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Leadership Champlain Alumni Spotlight: Jenn Jarecki

Jenn Jarecki head shot Jenn Jarecki, Class of 2014

Corporate Support Associate, Vermont Public Radio

 

 

 

 

 

  1. Tell us a little about your current position.
    I’m one of four fortunate Vermonters that work in Corporate Support at Vermont Public Radio, helping businesses throughout the state channel their support for VPR into effective marketing through underwriting and podcast sponsorships. I currently work with over one hundred businesses and organizations, including Rutland Regional Medical Center, r.K. Miles, UVM Continuing Education, NOFA Vermont, Lake Champlain Chocolates, Flynn Center, and The Alchemist, to name a few. I am honored to spend my days in the service of independent, public media and, quite honestly, feel like I’ve won the Vermont job lottery!
  2. What’s new since you graduated from Leadership Champlain?
    When I was in Leadership Champlain, I was the Events Director at the LCRCC, living in Richmond, Vermont and teaching community yoga classes. Flash forward nearly five years and, after living in Pittsburgh – where I opened my online vintage clothing shop – I now live in Montpelier, work for VPR, continue to run Reel Vintage, and have co-founded a pop-up market business called Queen City Bazaar. I’m also now the proud Auntie of a darling niece and nephew.
  3. What is your favorite Leadership Champlain memory?
    Criminal Justice Day wouldn’t be a favorite memory, necessarily, but it is certainly the most salient one; my time spent in Burlington’s women’s prison left me with an indelible impression of the extreme privacy deprivation experienced by inmates. I don’t mean privacy from one another or guards, but the tour actually took our group of strangers directly into a common room and among the living spaces of certain prisoners. It can be easy for those of us outside the prison system to characterize Vermont in a manner that accords with one’s own experiences or even hopes for the state, but there are many among us who experience a less hospitable place day in, day out, and I wouldn’t know this so directly were it not for Leadership Champlain.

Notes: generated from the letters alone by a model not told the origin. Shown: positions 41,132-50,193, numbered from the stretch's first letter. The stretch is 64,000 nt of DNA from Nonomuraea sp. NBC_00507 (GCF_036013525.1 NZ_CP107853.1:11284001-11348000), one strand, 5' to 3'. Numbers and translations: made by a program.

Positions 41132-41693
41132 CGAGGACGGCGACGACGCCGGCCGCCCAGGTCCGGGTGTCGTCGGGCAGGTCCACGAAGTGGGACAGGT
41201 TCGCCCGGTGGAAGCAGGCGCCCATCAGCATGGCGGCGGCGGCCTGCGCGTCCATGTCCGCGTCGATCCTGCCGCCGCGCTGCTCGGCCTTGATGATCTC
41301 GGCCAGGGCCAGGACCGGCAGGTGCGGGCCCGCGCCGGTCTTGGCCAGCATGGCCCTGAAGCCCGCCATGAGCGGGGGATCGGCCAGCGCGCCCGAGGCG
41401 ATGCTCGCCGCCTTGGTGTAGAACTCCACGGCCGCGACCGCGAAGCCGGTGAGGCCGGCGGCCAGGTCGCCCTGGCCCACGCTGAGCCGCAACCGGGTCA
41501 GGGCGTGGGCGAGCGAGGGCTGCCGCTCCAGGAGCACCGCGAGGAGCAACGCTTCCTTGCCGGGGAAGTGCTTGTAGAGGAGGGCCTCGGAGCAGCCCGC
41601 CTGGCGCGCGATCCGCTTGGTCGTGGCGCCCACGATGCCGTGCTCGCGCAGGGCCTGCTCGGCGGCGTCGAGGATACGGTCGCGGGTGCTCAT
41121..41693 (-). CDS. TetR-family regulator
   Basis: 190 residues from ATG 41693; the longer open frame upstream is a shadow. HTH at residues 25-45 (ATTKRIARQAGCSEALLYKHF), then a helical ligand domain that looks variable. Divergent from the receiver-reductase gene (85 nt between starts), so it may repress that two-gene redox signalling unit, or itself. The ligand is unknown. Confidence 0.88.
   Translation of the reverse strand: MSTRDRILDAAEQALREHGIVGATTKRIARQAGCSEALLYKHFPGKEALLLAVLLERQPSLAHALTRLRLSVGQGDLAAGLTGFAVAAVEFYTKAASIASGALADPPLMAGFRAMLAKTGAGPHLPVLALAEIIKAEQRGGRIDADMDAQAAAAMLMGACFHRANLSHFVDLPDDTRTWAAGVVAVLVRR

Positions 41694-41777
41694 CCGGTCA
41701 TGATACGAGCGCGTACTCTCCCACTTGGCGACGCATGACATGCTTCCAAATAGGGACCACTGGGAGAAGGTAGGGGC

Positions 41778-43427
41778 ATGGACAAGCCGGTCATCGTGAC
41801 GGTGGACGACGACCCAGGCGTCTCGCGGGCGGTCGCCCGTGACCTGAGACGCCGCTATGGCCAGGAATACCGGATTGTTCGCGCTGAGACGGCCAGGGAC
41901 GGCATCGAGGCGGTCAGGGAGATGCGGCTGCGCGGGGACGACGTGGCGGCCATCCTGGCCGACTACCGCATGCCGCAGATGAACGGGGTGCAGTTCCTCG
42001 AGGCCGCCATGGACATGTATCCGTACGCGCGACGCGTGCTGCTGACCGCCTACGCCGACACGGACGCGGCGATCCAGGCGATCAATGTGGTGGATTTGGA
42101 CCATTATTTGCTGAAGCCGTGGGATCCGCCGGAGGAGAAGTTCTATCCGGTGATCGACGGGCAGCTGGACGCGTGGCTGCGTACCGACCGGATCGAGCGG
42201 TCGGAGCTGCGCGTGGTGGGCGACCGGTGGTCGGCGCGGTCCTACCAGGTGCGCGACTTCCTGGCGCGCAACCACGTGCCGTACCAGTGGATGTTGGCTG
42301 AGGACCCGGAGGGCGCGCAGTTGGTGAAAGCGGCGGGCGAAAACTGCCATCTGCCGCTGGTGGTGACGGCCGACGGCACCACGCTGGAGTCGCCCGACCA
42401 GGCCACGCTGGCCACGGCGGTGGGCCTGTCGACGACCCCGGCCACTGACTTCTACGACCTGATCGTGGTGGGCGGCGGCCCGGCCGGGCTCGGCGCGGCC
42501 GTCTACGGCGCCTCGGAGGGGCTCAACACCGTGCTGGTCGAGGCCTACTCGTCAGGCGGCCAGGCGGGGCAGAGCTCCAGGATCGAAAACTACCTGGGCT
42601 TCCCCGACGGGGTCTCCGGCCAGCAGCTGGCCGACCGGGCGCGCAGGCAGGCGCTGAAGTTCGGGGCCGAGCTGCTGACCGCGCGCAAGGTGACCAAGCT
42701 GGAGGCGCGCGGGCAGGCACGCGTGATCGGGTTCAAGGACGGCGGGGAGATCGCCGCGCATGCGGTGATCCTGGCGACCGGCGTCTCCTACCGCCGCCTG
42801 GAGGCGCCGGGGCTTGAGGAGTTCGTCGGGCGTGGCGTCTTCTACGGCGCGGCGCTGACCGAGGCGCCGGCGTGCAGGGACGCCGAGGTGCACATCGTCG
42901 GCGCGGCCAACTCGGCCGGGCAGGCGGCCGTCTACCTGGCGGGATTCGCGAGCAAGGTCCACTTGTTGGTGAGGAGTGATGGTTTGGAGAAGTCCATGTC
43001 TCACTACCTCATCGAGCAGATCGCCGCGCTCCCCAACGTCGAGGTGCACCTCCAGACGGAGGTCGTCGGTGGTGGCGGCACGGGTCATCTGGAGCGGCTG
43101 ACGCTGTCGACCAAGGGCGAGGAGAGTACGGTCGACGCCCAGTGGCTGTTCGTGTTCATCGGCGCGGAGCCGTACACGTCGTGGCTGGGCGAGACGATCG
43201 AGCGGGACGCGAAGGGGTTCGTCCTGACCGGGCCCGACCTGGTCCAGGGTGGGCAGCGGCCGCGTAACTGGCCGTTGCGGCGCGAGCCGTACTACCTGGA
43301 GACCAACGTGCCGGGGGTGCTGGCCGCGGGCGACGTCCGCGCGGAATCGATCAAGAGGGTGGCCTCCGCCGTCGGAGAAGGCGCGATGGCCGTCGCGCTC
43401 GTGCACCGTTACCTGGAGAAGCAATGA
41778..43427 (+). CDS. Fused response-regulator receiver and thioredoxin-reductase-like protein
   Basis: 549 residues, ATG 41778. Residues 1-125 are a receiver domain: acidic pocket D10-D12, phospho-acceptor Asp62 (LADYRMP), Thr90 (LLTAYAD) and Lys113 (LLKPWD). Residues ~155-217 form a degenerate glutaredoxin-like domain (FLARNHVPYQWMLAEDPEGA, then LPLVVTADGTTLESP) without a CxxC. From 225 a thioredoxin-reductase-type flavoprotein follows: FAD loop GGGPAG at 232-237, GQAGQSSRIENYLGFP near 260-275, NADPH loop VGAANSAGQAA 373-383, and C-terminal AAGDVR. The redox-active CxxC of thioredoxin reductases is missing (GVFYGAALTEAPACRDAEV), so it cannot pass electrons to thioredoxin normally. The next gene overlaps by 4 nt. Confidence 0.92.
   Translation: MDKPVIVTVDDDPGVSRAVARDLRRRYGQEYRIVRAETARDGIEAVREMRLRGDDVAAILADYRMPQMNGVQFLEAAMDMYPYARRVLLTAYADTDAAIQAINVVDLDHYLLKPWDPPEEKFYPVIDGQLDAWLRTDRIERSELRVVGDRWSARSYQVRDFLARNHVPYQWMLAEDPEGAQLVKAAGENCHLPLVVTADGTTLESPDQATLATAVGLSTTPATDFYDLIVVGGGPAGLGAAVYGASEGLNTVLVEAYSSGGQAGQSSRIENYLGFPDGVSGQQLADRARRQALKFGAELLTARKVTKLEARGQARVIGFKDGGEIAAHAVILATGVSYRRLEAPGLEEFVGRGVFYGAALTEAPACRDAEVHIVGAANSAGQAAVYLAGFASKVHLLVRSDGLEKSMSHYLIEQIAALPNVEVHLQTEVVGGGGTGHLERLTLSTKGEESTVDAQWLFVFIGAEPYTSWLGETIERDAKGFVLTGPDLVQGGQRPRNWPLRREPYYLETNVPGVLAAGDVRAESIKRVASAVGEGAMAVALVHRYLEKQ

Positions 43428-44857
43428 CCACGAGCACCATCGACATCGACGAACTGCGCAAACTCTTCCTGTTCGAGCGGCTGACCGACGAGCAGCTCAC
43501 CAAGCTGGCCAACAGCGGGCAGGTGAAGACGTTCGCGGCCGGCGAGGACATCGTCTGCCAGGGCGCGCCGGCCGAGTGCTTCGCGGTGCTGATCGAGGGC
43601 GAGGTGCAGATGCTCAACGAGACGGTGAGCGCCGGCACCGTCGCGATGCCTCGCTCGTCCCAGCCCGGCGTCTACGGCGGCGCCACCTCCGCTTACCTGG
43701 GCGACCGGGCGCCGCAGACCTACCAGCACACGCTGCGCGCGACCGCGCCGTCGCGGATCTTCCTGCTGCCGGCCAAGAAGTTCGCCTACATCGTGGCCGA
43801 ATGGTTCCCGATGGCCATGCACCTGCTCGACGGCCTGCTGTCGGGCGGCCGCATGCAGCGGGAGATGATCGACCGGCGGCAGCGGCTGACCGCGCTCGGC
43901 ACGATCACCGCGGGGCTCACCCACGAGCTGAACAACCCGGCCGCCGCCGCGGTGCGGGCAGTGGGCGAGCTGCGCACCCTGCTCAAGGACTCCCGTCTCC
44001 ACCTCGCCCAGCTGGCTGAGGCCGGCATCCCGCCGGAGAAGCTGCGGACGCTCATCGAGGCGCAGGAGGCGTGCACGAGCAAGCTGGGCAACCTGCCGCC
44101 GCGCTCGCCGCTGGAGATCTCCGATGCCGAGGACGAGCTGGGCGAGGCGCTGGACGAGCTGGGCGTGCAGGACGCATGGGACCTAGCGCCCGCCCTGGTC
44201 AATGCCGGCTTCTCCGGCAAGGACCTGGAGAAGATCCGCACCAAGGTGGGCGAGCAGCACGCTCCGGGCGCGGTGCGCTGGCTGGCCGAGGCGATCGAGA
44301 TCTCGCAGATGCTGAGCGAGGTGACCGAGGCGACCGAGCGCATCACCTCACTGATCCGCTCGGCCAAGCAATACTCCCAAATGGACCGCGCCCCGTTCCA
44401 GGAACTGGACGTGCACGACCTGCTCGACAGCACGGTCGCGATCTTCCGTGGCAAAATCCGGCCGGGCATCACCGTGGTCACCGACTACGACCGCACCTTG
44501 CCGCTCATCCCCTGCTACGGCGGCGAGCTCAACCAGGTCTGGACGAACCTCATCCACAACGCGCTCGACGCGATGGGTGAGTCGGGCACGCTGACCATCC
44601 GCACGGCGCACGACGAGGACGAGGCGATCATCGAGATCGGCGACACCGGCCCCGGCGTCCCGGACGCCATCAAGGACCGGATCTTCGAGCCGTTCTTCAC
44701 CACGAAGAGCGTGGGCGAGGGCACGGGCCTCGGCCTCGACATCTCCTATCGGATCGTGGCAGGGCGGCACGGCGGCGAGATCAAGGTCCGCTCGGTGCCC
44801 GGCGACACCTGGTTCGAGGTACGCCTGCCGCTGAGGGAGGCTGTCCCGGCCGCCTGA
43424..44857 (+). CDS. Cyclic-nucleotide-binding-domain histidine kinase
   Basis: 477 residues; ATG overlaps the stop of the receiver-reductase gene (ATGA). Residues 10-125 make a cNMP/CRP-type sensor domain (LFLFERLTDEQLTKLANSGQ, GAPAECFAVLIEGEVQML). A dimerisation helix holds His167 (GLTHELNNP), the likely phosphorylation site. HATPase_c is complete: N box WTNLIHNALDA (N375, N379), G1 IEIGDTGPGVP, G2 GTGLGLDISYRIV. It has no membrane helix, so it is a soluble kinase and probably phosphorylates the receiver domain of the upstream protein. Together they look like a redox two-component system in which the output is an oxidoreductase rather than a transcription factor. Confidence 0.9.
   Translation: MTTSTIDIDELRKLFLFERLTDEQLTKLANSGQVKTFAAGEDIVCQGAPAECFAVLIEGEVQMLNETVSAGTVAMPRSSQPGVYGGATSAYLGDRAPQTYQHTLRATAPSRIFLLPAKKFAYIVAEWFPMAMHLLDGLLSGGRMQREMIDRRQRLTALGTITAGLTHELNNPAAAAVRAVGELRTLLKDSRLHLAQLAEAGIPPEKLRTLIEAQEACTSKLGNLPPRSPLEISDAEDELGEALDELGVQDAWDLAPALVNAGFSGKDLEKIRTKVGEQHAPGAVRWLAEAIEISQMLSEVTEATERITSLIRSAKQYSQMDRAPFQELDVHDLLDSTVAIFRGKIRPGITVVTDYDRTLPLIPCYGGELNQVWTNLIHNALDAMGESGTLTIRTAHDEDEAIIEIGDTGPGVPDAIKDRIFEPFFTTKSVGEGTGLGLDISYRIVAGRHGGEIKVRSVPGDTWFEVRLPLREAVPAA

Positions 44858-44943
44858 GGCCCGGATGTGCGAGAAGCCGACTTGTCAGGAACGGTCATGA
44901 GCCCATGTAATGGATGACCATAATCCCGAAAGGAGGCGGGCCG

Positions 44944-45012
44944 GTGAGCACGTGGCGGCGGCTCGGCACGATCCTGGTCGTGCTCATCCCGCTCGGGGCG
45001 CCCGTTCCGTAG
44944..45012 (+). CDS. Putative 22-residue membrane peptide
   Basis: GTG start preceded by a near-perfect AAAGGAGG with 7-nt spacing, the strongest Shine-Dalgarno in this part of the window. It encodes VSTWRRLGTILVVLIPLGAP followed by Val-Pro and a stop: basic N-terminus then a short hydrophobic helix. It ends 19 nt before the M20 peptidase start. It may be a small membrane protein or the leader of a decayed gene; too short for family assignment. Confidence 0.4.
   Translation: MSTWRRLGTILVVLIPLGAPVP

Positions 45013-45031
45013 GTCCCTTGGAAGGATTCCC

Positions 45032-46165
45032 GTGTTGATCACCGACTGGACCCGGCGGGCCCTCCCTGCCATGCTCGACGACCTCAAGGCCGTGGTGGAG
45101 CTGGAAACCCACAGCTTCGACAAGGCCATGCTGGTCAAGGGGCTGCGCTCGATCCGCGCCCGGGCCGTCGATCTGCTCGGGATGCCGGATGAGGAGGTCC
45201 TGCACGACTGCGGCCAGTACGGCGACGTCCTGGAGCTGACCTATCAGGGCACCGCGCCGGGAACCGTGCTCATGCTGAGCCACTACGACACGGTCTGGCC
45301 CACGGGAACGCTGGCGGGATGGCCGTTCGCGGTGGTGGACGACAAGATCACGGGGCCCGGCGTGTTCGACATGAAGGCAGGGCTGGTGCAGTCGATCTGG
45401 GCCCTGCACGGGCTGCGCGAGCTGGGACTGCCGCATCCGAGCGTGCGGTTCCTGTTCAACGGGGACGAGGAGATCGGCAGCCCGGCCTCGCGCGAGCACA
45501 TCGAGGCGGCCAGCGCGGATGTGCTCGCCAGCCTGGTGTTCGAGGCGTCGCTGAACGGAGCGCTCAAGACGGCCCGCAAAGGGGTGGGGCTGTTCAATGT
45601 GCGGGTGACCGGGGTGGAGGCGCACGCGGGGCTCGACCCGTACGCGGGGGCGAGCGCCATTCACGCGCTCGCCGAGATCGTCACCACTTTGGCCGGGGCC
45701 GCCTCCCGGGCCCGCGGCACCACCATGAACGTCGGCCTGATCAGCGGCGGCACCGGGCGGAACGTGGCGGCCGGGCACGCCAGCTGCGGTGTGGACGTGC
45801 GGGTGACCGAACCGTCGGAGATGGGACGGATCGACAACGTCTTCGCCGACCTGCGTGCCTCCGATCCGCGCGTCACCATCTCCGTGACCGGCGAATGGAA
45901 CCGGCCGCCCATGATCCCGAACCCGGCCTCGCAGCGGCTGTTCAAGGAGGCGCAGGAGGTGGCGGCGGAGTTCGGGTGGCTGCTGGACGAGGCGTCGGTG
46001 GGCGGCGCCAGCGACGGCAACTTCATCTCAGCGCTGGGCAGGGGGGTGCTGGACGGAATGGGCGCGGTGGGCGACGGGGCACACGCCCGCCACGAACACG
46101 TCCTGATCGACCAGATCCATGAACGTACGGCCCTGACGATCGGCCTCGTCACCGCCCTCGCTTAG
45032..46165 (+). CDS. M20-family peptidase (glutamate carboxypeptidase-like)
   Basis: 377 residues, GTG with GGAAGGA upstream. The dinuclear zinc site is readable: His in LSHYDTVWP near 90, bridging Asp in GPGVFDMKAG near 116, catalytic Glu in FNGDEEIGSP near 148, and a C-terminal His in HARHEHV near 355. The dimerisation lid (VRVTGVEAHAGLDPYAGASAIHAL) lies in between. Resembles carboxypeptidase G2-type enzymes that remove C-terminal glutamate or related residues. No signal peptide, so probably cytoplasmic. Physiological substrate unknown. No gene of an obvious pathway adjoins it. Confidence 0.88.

1. How has Leadership Champlain helped you get to where you are today?
    Truthfully, I think this is tricky to track, but given the renown of the program, I imagine for those in this area, it pops on my resume and offers a conversation starter between alumni and future alumni alike. It has also put me among a very talented, accomplished group of graduates and that aspect of successfully completing from the program cannot be understated.
  1. What does leadership mean to you?
    One of the most important lessons I learned during Leadership Champlain – and one of the most useful lessons in my entire career, really – is what leadership is not. Leadership is not being well-liked and ensuring that everyone is happy. I used to believe that being a good leader meant, in part, having the support of everyone around you, but I’ve since learned that that particular aim can actually erode successful leadership. Being friendly and agreeable has little to do with effectively helming a team, strategizing reasonable paths toward stated outcomes, and attaining necessary goals; though going about these projects in a respectful manner is, for me, extremely important. Being an effective, productive leader demands a committed focus on the organization or project’s aims, alongside recognizing the talent on one’s team and getting those people into positions that positively impact the overall goal(s). The best leadership, in my opinion, is marked by humility, intelligence, very close listening, and an understanding that, at a fundamental level, nothing is accomplished by a single person alone.